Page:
Friday, June 27, 2008

Crowdsourcing Imagery Analysis (Wikimapia)

I have written previously about the value of the Google Earth Community for leads and other hard to find information concerning virtually any geographic location. Tasks like identifying and describing geographic locations on a map are perfect for crowdsourcing, where lots of people throw a little bit of time at a project. While I would not center my business, law enforcement or military plans around such data, it can provide very useful leads.

Wikimapia, which is very much like the Google Earth Community, allows users to post data concerning any place in the world. When this service first came out, I didn't think it would be able to compete with the Google Earth Community. Apparently, I was wrong.

I gave Wikimapia a second look today (Thanks, Rachel!) and was very impressed with the quantity of information and detail available. Take a look at the image of Bushehr Iran below.
Of course this is just a screenshot and I added the title and the website but the yellow box highlighting the Iranian HAWK site is all Wikimapia. Yeah. I thought it was pretty cool, too.

All of the little white boxes are sites that have been identified as something by someone. A good number of the sites identified are in the native language of the country making this a useful training tool for linguists as well.

Related Posts:
Excellent Competitive Intelligence, Law Enforcement World News Mapping Resources
NGO Intel: Southern Poverty Law Center's Hate Groups Map
COOLINT Part Deux: "The World Through The Eyes Of Editors In Chief"
COOLINT: Heat Map Of Search Terms By Country
9 Great Map Resources
Terrorism Threat Map
Famine Early Warning System
Excellent African Map Source
High Priced Oil Adds Volatility To Power Scramble (NY Times)
World Port Index

How To Evaluate The Credibility Of A Source (Wiki-how)

Wiki-How has a good, short article on how to evaluate the credibility of a source (Thanks, Mike!). While this article was obviously written in the context of an internet-based source, there is the possibility of a broader application here.

The main points are:

  1. Think about how reliable you need the information to be. (Comment: I particularly like this as a starting point.)
  2. Consider the medium with which you are working.
  3. Research the author.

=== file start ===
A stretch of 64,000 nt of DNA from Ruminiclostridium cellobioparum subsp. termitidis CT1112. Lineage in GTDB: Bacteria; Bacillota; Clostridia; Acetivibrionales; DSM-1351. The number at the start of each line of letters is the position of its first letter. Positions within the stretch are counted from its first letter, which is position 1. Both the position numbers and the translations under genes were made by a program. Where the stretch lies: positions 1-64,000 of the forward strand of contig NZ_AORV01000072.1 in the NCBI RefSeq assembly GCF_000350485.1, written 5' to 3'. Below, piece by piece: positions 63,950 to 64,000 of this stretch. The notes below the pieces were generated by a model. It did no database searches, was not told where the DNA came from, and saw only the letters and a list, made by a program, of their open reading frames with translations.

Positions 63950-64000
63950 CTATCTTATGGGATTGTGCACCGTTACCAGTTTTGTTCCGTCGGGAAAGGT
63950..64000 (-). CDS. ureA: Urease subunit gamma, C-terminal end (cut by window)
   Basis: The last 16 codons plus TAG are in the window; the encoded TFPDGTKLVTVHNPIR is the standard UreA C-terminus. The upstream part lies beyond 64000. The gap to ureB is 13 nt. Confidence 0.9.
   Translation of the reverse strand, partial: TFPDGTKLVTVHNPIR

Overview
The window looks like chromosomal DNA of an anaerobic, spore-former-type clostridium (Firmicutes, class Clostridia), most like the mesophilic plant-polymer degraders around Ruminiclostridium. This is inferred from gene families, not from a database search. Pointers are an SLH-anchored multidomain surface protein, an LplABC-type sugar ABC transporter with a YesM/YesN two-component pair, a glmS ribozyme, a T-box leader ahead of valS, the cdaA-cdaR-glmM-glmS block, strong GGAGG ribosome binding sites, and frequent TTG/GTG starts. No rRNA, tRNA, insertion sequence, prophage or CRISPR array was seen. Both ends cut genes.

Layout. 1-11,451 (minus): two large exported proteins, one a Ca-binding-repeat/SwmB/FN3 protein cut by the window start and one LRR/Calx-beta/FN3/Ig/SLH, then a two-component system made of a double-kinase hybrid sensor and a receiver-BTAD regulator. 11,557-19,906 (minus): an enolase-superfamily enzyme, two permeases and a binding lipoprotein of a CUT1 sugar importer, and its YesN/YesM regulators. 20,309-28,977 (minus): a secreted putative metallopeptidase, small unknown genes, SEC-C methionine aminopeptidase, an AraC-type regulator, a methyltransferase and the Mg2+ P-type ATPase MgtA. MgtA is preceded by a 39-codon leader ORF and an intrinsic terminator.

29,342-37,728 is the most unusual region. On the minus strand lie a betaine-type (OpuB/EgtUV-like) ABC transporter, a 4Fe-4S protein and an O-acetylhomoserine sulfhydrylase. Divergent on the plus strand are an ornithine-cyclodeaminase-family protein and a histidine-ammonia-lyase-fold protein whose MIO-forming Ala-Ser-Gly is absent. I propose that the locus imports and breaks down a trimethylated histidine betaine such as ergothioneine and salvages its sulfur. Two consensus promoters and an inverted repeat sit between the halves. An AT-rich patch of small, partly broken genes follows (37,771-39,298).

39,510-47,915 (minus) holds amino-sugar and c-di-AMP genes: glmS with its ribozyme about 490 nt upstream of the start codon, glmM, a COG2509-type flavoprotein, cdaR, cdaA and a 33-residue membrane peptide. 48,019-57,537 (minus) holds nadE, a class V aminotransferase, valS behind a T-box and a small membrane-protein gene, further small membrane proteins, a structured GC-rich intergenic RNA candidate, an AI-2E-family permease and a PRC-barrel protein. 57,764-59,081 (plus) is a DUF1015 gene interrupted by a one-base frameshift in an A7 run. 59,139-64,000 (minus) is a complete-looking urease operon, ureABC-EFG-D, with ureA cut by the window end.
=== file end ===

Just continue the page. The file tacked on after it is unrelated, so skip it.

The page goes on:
4. Check the date. (Comment: I would add check the date of the information not just the date of publication. I've been burnt on this one...)
  5. Investigate the publisher.
  6. Determine the intended audience.
  7. Check the reviews.
  8. Evaluate the source's sources. (Comment: This is a particularly effective way to teach source reliability to students. They don't expect it, which makes the less more "memorable")
  9. Identify bias.
  10. Investigate the financial or funding sources for sponsored research.
Related Posts:
How To Communicate Your Weaknesses In An Interview
How-to Sites

Tuesday, June 24, 2008

Is The EU Prepared For A Bio-Terrorist Attack Or Pandemic? (Original Analysis)

Bill Newton-Dunn is a Liberal Democrat from the UK and a Member of the European Parliament (MEP). He is also a sophisticated consumer of intelligence products and we have done several projects for him. One of our more recent projects, the EU Bio-Preparedness Project, which a mixed team of Mercyhurst grad and undergrad students developed for Bill as part of my strategic intelligence class, involved estimating the state of preparedness within the EU for either a bio-terror attack or a pandemic within the next 3-5 years (The full Terms Of Reference is here).

The students analyzed the differences and similarities between bio-terror and pandemic type events and then analyzed each country within the EU (plus Norway and Switzerland) along eight different preparedness categories: Bio-surveillance systems in place, health care systems, vaccines and antiviral availability, general planning and coordination efforts, specific bio-terror planning, emergency response systems, private-public sector relationships and border security. Finally, they integrated their individual findings into an EU Preparedness Report and extracted Key Findings designed to answer the questions posed by the Terms Of Reference. As with all of our recent projects, the students used a wiki to help collect, analyze, manage and produce their report.